DiscoverThe History of Wine

The History of Wine

Wine’s importance throughout history is evident. One has to look no further than ancient literature, where the consumption and offering of wine to guests would dictate tradition and reflect on the honor of heroes. Though its historical and contemporary importance is clear, I realized that I didn’t know that much about its history and specific cultural significance. So, I did some research in hopes of helping others with a similar question.

The Prologue: 6000 BCE – 4000 BCE

In 2017, a group of researchers in modern-day Georgia (the country) excavated and analyzed an archaeological site where they found ancient pottery. The pottery seemed somewhat special, and after laboratory analysis of cloth wrapped around the vessels, scientists found evidence in some samples that grape fermentation had taken place. This offered the earliest supported evidence of ‘wine’, and suggested that fermentation has been performed for over 8,000 years, since about 6,000 BCE. The Image below shows what some of the clay pots they created looked like.

Photo Courtesy of PNAS.com

Researchers also dated the first ‘wine press’ around 500 years later, 5,500 BCE, in South Caucasus. The press appears to have collected grape juice and drained it into a large vat – most likely men or women would press the grapes by foot. In the 5th century BCE wine seems to have spread to other areas, with evidence of wine found in Iran, Armenia, and Turkey. Most likely, the actual winemaking was concentrated in individual villages. With no evidence of a larger winery found until 4100 BCE, where a team from Armenia, Ireland, and UCLA found a ‘winery’ in Armenia where people would press whole grapes with their feet, where juice would then collect in a basin, draining into a large ~15 gallon vat where it would then ferment.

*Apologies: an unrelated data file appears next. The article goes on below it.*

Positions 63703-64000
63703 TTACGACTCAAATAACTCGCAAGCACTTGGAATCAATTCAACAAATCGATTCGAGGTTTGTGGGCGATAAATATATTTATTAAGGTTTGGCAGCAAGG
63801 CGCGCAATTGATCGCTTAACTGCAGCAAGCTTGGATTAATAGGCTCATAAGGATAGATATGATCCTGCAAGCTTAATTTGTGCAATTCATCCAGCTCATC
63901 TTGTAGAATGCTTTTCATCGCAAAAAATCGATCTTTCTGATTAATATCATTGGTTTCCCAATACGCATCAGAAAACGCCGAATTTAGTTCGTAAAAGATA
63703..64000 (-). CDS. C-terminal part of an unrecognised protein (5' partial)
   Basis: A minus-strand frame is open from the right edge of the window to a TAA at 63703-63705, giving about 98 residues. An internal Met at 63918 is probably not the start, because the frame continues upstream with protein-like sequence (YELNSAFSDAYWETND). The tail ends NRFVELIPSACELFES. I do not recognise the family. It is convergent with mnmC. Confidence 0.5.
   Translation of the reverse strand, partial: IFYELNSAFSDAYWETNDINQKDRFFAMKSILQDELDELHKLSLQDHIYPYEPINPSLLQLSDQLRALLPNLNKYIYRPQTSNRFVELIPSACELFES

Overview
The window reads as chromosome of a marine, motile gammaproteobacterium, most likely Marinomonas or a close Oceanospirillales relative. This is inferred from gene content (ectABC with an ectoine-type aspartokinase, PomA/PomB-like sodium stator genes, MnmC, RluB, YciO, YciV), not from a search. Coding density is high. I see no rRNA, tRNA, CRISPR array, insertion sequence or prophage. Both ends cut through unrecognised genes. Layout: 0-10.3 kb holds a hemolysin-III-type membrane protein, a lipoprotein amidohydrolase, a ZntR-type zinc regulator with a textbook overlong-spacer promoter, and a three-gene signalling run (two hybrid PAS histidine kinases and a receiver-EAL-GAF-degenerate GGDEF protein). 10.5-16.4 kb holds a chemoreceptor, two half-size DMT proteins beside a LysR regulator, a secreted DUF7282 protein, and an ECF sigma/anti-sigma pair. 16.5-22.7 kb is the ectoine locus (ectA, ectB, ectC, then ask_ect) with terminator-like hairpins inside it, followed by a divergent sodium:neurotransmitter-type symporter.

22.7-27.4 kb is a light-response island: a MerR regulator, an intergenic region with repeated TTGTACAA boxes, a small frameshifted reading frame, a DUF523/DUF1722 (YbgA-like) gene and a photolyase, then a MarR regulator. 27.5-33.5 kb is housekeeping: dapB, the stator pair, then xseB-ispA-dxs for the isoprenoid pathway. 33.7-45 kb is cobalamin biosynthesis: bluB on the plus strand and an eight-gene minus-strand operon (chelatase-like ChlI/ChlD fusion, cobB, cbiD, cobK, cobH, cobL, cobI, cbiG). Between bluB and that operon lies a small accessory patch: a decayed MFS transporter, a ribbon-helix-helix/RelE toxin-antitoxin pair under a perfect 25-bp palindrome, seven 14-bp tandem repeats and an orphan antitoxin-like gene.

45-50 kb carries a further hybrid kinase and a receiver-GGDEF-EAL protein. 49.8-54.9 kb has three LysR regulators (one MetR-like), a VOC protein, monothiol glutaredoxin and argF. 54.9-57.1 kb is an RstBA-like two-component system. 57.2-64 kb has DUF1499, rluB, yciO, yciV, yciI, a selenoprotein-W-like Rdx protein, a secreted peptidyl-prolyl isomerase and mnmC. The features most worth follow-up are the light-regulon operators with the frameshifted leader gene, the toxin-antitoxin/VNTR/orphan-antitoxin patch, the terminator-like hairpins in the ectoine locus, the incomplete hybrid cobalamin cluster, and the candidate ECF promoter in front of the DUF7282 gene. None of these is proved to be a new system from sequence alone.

Photo of the first wine press

The Rise: 1,500 BCE – 500 CE

Wine history is then relatively quiet between the 3,500 years spanning 4,000 BCE and 1,500 BCE. However, with the rise of the Phoenician civilization and their trade routes came the spread of their culture (including their wine) in the Mediterranean region. The Phoenicians were believed to have been the first civilization who had a major impact on the wine trade and wine development. Their most important impact: the spread of grapevines. It is believed that the ancient people introduced what is now known as the Mourvèdre french grape to Barcelona in around 500 BCE.

From this point on, wine’s impact on the culture of the ancient world is clear in our recorded historical texts. Authors such as Homer and Sappho sang extensively about wine, often using it as imagery for erotic or sensual scenarios. The rise of the Romans in central Europe brought with it wine and vines. Although it is debated by specialists, it is very likely that through conquest, Rome accidentally began many famous wine-growing areas, such as Côte-Rôtie.

The Modernization: 500 CE – 1500 CE

Wine’s role in society transitioned in the Middle Ages, as people turned away from ‘wine culture’ which had existed under the Greeks and Romans. Instead, they switched to cheaper, more readily available alcohols (such as meed). However, there was one institution that featured wine: the Roman Catholic Church. As a part of the mass proceedings, wine’s role transitioned away from culture and more towards sacred.

During this era, monks in France began to make wine with land gifted to the Christian Orders. With little to do besides pray and grow wine necessary for mass, the monks began experimenting with different wine growing techniques, documenting their results. In this way, over many generations, monks developed the art of wine growing until their product was recognized for its quality. One such example of this is the Cistercian Order, who were founded in 1098 CE. These monks grew grapes on the Côte de Beaune, a region in France now known for its wine.

The Current: 1500 CE – Present

As vineyards became established locations with distinct wine types, regions of wine-growing in Europe developed. This led to the different practices for growing vines and types of wine that we have today. With the industrial revolution and following innovations, the process of making wine slightly shifted. Now, winemakers utilize machines (see: crusher-steamer) that aid in the process of making wine. Furthermore, it is now quicker and easier to produce wine than historical civilizations could – meaning that the quality and quantity of wine has drastically increased along with the sophistication of production techniques. We’ve come a long way from the ‘vineyards’ in the Armenian mountains to the lush and diverse selection of wines today, suggesting that the future has more exciting things in store!

Additional Reading

If you have some extra time, I employ you to research the story of the Vikings and their expedition to ‘Vinland’ – the land of the grapes. The tale is very interesting and further adds to the storied history of wine!

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